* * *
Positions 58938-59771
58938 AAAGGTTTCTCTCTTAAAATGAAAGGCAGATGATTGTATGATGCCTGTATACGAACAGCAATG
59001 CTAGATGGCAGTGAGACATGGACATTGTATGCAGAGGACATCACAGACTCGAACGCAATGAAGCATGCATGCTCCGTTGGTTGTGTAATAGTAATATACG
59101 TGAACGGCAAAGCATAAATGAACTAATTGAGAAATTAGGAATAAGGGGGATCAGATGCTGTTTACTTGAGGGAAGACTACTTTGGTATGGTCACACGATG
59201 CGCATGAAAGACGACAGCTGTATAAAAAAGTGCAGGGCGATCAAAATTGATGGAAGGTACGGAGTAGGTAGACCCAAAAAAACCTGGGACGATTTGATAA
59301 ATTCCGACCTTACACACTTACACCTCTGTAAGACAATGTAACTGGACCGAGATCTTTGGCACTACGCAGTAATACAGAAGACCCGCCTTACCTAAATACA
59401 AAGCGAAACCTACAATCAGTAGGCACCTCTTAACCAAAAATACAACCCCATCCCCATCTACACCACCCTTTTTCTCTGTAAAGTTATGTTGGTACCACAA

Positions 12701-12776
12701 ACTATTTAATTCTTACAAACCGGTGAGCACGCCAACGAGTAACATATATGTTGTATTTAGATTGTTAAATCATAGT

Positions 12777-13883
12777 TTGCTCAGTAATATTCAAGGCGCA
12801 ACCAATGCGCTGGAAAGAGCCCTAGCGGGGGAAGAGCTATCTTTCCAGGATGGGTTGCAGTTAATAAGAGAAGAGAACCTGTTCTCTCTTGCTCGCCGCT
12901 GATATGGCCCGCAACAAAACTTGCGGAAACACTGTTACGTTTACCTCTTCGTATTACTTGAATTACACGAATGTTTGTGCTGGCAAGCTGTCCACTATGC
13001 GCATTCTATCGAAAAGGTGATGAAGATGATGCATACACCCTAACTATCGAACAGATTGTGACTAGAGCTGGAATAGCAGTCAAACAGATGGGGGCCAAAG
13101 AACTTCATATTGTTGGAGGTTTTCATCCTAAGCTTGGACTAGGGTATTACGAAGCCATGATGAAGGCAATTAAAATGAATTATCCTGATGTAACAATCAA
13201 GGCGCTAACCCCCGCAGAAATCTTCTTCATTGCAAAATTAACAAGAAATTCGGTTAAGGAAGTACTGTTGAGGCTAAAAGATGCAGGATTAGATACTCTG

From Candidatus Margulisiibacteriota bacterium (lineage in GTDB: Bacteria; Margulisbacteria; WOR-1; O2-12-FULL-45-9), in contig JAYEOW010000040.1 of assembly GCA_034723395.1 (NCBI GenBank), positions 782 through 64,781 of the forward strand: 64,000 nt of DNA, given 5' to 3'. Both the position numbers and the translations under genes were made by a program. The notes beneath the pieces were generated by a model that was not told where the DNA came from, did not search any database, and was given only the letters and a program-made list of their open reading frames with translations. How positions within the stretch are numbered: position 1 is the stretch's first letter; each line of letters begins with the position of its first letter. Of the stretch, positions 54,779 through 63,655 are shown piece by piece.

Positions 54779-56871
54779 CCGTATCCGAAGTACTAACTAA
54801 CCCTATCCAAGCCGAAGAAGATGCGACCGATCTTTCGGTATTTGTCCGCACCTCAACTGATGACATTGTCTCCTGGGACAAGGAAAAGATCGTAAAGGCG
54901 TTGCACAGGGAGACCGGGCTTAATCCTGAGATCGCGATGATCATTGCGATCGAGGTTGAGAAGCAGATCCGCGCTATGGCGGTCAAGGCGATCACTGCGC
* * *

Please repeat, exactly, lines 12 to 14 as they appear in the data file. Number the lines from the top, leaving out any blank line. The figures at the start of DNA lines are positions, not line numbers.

12801 ACCAATGCGCTGGAAAGAGCCCTAGCGGGGGAAGAGCTATCTTTCCAGGATGGGTTGCAGTTAATAAGAGAAGAGAACCTGTTCTCTCTTGCTCGCCGCT
12901 GATATGGCCCGCAACAAAACTTGCGGAAACACTGTTACGTTTACCTCTTCGTATTACTTGAATTACACGAATGTTTGTGCTGGCAAGCTGTCCACTATGC
13001 GCATTCTATCGAAAAGGTGATGAAGATGATGCATACACCCTAACTATCGAACAGATTGTGACTAGAGCTGGAATAGCAGTCAAACAGATGGGGGCCAAAG